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Upgrades in progress at five private clubs

Photo: Construction underway on Vero Beach Country Club’s expansion and revitalization project.

Private clubs on the mainland and up and down the island from Windsor to The Moorings are sprucing up their properties, building new facilities and expanding their programs to stay relevant in a highly competitive environment.

Work on Vero Beach Country Club’s $3.8 million expansion and revitalization project is ahead of schedule, General Manager Tim Straley said last week, and the new amenities should be open and operating in October.

“Barring any interruptions by Mother Nature,” Straley added, referring to possible hurricane-related delays this summer.

Construction on a new 4,500-square-foot fitness center, 1,500-square-foot Key West-style tiki bar and 450-square-foot snack bar began in January. The walls are up, and the buildings are taking shape.

Excavation for a 3,100-square-foot, resort-style pool is scheduled for late April.

“Historically, we’ve been a Florida golf club, which served us well for nearly 100 years, but we don’t believe it will take us through the next 100,” Straley said. “We need to become more family-friendly to attract younger members, and these new facilities will enable us to do that.

“At the same time,” he added, “we’re enhancing the experience we can offer to our current members and adding value to our club.”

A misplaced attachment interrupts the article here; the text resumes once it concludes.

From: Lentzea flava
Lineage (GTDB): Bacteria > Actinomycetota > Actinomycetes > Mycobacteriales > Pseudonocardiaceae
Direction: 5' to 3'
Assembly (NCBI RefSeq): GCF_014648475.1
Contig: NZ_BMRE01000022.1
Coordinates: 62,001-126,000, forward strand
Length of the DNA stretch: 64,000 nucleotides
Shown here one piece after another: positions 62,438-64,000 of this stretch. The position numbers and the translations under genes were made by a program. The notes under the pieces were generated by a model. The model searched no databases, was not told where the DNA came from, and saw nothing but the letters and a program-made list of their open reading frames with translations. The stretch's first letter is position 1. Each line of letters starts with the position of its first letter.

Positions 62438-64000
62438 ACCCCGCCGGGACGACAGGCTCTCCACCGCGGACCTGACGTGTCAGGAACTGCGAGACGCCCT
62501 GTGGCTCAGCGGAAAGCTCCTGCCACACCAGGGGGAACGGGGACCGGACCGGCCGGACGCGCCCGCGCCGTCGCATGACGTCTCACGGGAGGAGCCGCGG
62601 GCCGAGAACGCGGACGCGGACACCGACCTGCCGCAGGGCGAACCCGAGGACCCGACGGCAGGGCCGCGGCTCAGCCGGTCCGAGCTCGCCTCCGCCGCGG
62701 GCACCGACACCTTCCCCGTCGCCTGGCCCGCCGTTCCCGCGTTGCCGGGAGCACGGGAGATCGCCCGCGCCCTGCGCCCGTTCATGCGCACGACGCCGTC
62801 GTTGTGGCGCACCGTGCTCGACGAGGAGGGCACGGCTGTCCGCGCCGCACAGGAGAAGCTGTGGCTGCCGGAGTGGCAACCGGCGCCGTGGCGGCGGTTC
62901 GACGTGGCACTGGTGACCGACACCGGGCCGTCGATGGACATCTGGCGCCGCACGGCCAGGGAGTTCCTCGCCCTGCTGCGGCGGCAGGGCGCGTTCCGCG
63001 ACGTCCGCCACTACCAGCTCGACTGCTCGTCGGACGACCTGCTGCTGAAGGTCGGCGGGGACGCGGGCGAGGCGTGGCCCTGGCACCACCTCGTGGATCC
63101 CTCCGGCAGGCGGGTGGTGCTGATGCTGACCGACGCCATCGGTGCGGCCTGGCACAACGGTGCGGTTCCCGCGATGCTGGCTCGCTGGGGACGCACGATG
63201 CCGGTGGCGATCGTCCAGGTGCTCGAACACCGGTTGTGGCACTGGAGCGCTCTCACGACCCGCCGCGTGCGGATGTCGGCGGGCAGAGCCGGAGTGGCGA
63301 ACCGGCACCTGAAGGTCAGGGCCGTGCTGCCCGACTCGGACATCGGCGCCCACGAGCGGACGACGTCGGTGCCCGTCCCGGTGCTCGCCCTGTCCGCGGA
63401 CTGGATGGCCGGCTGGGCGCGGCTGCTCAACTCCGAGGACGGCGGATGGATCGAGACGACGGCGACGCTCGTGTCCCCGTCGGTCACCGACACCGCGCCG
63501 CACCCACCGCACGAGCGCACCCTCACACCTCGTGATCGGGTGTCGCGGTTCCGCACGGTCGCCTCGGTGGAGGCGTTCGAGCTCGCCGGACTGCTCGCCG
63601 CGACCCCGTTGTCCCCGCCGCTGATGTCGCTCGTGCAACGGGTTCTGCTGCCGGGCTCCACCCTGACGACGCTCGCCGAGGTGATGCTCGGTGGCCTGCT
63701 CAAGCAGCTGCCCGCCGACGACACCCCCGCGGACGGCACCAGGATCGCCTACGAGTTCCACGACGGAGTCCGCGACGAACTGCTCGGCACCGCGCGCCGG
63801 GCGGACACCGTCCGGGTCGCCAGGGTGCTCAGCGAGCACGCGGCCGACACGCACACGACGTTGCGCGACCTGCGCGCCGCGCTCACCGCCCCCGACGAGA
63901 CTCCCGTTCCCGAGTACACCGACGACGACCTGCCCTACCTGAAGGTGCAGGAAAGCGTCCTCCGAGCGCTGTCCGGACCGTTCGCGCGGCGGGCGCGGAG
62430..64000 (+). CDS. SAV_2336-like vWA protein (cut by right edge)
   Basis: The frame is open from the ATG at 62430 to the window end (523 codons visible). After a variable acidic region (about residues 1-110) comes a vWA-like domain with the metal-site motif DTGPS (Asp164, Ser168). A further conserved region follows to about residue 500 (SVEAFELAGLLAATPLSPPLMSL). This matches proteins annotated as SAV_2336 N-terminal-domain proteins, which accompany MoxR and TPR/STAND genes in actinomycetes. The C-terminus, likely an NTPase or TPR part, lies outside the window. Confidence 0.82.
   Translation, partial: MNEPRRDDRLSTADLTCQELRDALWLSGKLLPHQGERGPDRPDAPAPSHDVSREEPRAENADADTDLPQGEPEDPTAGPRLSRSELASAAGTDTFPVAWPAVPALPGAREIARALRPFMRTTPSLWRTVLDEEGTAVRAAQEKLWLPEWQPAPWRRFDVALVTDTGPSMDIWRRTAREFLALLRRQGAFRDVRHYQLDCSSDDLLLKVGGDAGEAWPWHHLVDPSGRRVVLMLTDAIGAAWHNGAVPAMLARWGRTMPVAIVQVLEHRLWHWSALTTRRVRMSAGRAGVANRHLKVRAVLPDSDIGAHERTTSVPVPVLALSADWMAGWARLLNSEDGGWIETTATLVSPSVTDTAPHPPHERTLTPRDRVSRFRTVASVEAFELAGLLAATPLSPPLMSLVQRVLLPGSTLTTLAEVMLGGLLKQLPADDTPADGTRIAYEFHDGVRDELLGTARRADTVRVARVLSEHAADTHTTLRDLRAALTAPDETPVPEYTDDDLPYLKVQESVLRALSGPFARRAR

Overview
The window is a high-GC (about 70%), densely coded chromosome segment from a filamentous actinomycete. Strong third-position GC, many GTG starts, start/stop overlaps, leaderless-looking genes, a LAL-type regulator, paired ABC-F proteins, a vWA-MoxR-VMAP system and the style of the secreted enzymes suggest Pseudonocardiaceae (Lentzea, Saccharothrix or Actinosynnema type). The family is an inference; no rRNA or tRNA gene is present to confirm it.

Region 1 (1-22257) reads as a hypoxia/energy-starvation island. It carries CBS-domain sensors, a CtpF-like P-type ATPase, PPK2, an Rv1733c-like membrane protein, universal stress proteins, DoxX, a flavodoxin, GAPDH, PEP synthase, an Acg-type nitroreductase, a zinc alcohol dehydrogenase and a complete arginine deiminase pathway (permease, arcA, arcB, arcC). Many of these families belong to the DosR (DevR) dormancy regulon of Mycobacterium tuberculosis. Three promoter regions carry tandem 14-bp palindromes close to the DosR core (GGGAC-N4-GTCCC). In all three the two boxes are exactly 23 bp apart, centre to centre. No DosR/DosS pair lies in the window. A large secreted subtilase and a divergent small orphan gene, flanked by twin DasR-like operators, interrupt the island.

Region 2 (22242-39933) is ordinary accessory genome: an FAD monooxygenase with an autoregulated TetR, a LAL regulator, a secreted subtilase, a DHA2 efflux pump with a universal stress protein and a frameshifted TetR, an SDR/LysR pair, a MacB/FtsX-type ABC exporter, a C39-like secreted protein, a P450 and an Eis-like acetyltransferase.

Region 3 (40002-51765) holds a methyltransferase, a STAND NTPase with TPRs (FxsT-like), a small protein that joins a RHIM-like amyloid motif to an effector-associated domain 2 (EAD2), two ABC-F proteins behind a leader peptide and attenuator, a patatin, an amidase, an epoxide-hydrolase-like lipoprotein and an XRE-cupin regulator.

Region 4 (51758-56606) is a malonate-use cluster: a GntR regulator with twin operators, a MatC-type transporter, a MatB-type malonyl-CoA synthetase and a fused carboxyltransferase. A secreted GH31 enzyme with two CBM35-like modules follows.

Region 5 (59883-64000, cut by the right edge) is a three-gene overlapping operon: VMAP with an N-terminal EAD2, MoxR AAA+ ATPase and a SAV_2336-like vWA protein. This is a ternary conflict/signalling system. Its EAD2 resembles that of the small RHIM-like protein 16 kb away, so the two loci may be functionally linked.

Other local clubs, including Windsor, Riomar, The Moorings and Oak Harbor, have embarked on improvement projects in hopes of doing the same for their members.

Riomar Country Club is celebrating its centennial year by extensively renovating and restoring its 14,000-square-foot, concrete-and-stucco clubhouse. Work began last April and is expected to be completed this spring.

The remodeled clubhouse will include an east-side, open-air patio that overlooks the golf course and offers casual dining, as well as a new, modernized kitchen that can accommodate special functions, such as weddings, along with daily lunch and dinner service.

“We’re probably looking at completion in the next couple of months,” General Manager Mark Badertscher said, adding that the project complements the club’s golf-course renovation in 2015.

Looking ahead a few months, The Moorings Yacht & Country Club will embark on the second stage of its Master Plan Project, installing six new Hydro tennis courts, renovating the Hawk’s Nest Golf Clubhouse and relocating a golf-cart barn to a new area on the property – a move that will free up a building-pad space for future expansion.

The two-year, $2 million second stage also includes improvements to the Pete Dye-designed Moorings Golf Course, where a new irrigation system will be installed and greens and tees will be renovated.

In 2019, the club completed the first stage of the master plan project, investing $2.4 million to install three Hydro tennis courts – including a stadium court – and four pickleball courts, as well as building a state-of-the-art golf course maintenance facility, access-control guardhouses, Pilates studio and kids game room.